“It’s done in an unbiased way. It’s not about laying blame, but rather understanding what happened so we can make the future of cybersecurity safer as a whole,” he says.
Recently, in part, due to his contributions to the DBIR and work in the cybersecurity industry, Novak was appointed to the inaugural Cyber Safety Review Board (CSRB), created by President Biden’s Executive Order 14028. The CSRB is modeled after the National Transportation Safety Board and will meet in cases of significant cybersecurity incidents. “This is something I have dreamed about for years — to be a part of something that tackles the thorny issues of cybersecurity and really allows us to understand what happens when an incident occurs. From there, we can gain a level of insight that helps the whole industry move forward,” he says.
Novak is a firm believer that knowledge and intelligence can help enterprise and government cybersecurity become safer and more successful. In addition to his research work and appointment to the CSRB, Novak is also an active member of the cybersecurity industry, speaking at conferences, mentoring young professionals and offering insight, commentary and analysis on security topics to a wide range of media outlets, including CNBC, The Wall Street Journal, ABC and CBS. He earned a CISO certificate from Carnegie Mellon and holds his Certified Information Systems Security Professional (CISSP), Certified Information Systems Auditor (CISA) and Payment Card Industry Forensic Investigator (PCI PFI) certifications.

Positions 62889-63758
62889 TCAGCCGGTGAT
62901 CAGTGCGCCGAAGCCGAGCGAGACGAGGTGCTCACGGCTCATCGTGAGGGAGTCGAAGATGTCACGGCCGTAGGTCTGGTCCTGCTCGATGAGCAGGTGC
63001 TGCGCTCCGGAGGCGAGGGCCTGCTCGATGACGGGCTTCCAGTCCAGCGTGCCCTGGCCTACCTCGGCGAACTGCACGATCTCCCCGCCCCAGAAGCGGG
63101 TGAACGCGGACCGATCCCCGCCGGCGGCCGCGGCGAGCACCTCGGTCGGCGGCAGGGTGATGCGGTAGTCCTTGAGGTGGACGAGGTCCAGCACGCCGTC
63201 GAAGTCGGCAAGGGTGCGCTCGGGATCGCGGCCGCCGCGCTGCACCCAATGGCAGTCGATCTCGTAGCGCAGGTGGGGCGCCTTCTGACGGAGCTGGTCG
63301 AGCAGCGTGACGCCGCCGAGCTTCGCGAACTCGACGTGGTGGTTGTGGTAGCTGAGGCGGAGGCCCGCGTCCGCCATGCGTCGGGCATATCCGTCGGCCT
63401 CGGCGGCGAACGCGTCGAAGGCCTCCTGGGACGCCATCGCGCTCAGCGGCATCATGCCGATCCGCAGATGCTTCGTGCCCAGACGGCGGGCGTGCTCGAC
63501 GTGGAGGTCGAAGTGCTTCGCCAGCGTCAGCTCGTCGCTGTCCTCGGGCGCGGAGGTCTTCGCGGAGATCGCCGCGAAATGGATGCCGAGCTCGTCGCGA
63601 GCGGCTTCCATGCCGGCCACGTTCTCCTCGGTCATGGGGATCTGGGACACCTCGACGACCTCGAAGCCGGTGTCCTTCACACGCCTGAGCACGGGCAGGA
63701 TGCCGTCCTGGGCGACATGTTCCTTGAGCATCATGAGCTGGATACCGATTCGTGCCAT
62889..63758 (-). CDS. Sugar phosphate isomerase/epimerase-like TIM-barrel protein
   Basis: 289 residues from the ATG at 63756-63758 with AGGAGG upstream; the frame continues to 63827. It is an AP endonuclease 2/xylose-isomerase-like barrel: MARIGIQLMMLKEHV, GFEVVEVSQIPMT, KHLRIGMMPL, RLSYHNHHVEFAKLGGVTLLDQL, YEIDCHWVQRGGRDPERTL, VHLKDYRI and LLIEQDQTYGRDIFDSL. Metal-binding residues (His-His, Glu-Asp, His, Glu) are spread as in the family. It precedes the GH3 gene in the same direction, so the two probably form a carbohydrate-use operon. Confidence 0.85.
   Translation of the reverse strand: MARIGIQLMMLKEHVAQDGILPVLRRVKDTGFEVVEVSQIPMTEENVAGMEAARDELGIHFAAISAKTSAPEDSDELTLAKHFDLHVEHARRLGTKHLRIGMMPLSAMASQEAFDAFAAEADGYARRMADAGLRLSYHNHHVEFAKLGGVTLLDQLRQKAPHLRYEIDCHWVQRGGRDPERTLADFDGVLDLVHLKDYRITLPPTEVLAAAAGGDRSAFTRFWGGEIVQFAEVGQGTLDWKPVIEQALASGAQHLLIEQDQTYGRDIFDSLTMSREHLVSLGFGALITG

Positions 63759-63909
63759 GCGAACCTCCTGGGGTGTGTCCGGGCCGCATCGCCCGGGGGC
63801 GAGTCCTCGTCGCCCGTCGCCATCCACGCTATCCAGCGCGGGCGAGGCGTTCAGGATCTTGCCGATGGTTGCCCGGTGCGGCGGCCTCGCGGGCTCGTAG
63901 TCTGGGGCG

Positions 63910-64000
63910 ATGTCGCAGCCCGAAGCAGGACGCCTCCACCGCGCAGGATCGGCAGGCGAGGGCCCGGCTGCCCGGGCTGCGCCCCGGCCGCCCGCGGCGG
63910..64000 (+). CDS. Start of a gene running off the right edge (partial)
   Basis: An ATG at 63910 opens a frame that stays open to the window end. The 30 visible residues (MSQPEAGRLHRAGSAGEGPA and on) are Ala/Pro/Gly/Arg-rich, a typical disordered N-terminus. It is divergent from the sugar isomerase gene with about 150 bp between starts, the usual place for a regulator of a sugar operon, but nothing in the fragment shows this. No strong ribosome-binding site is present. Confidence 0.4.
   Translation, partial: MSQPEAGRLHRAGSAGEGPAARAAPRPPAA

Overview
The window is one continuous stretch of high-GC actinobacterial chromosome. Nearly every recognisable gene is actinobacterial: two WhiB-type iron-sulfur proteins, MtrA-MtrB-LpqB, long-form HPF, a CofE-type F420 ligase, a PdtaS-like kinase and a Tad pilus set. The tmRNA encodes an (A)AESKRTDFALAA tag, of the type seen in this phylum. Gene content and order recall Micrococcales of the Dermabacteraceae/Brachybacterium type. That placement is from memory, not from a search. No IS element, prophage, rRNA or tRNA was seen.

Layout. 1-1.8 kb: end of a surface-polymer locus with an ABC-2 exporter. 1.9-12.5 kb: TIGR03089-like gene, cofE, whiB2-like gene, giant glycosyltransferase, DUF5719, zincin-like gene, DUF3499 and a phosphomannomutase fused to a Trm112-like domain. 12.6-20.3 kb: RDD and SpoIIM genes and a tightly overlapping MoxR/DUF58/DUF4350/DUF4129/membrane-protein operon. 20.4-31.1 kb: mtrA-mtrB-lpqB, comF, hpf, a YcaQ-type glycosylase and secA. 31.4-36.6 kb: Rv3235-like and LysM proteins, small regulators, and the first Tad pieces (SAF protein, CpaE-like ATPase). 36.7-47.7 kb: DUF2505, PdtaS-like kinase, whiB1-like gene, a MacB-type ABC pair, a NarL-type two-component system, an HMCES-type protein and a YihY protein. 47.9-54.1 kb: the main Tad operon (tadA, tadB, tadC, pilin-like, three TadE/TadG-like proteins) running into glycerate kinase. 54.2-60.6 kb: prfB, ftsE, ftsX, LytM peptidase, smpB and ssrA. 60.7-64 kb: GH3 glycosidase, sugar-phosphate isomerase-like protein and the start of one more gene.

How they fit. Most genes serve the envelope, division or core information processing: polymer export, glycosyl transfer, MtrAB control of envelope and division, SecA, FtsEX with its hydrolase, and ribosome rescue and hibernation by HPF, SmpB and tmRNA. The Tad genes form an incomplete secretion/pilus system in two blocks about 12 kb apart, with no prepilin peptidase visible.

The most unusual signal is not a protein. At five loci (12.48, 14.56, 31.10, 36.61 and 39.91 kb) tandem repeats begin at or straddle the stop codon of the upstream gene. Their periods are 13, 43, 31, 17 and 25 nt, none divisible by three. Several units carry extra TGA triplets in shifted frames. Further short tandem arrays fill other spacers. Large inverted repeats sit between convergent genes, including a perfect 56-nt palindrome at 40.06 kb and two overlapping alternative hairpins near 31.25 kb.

He makes sure to carve out time to participate and speak at industry conferences, remains active on LinkedIn and industry platforms, and mentors the next generation of cybersecurity leaders to encourage others, while also doing his part to bridge the cybersecurity skills gap that exists today.
Novak helped start a formal cybersecurity internship program at Verizon, and he also provides guidance to other organizations on creating similar programs. He frequently participates in external mentorship programs, provides career advice and serves on the Ithaca College advisory board, giving insight to the college on its cybersecurity curriculum and student mentorship programs.
“I look at the cyber gap through two lenses,” he says. “One is very broad in the sense that the biggest concern is how do we get more people involved in this industry. There are just not enough people playing defense against the offense right now at a macro level, and it’s hard to win if you don’t have enough people. I try to encourage and mentor others, but I also think it’s important to talk about organizations changing their mindset. It’s important for the industry to have an open mind, looking for diverse candidates from a variety of backgrounds. Reevaluating what you are looking for in candidates and opening up the aperture is incredibly important. If you don’t do that, you miss a lot of great people out there. We need to take more chances on people and be willing to make investments.”